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Southeast Asian Consumption Of Indian And British Cotton Cloth, 1600–1850

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Chapter Summary

It was Indian cloth, more than any other single article of import, which opened up Southeast Asia to the long-distance trade over the past millennium. The long sixteenth century was one of rapid expansion in the seaborne trade to and through Southeast Asia, as European, Chinese and Japanese traders joined the Indian and Southeast Asian shippers in increasingly fierce competition. The Dutch monopoly of the vital supply of Indian cloth was never so complete, as demonstrated by the fact that they had to pay progressively higher prices for their Indian cloth. The monopolistic approach of the East India Company ensured that Indian production remained relatively stagnant at a time when revolutionary changes were affecting the technology of cotton spinning and weaving. Between 1814 and 1819, Semarang's imports of British cloth to supply central Java leapt from 1,000 to 15,000 pieces.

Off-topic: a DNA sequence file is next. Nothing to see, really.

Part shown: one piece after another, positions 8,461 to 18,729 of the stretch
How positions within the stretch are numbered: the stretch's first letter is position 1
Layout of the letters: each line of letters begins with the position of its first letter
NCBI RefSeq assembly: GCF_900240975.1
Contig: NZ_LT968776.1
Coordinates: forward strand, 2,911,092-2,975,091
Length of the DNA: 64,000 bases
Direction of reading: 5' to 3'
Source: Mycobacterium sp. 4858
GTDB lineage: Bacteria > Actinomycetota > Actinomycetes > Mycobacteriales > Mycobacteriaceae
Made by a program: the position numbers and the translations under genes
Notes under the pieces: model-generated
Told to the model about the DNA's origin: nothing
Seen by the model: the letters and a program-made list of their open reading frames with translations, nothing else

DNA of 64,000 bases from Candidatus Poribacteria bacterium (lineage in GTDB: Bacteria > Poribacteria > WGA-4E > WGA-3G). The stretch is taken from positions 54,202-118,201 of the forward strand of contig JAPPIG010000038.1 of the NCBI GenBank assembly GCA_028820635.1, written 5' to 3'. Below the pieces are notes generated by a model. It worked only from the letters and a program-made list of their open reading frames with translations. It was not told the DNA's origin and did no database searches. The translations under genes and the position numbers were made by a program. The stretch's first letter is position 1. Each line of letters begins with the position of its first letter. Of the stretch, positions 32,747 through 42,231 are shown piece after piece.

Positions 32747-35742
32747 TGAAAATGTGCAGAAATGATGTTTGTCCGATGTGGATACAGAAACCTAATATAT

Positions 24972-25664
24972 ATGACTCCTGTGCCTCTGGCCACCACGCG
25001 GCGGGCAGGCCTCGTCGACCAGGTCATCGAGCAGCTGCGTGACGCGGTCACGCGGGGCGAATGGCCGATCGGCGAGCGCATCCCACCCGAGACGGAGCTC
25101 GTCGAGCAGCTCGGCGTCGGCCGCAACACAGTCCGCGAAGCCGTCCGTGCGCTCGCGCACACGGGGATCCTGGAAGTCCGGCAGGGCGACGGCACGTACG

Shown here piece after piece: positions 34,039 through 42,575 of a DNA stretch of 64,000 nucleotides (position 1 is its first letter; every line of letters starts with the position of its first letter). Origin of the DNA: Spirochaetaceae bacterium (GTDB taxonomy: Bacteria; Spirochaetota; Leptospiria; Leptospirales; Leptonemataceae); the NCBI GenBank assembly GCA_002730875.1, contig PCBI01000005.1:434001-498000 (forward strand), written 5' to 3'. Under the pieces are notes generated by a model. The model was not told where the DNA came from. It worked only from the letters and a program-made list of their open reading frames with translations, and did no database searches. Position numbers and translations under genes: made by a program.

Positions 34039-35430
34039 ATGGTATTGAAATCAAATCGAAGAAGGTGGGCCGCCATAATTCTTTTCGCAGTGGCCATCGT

Keywords: British cloth; Dutch monopoly; East India Company; Indian cloth; Java; Southeast Asia



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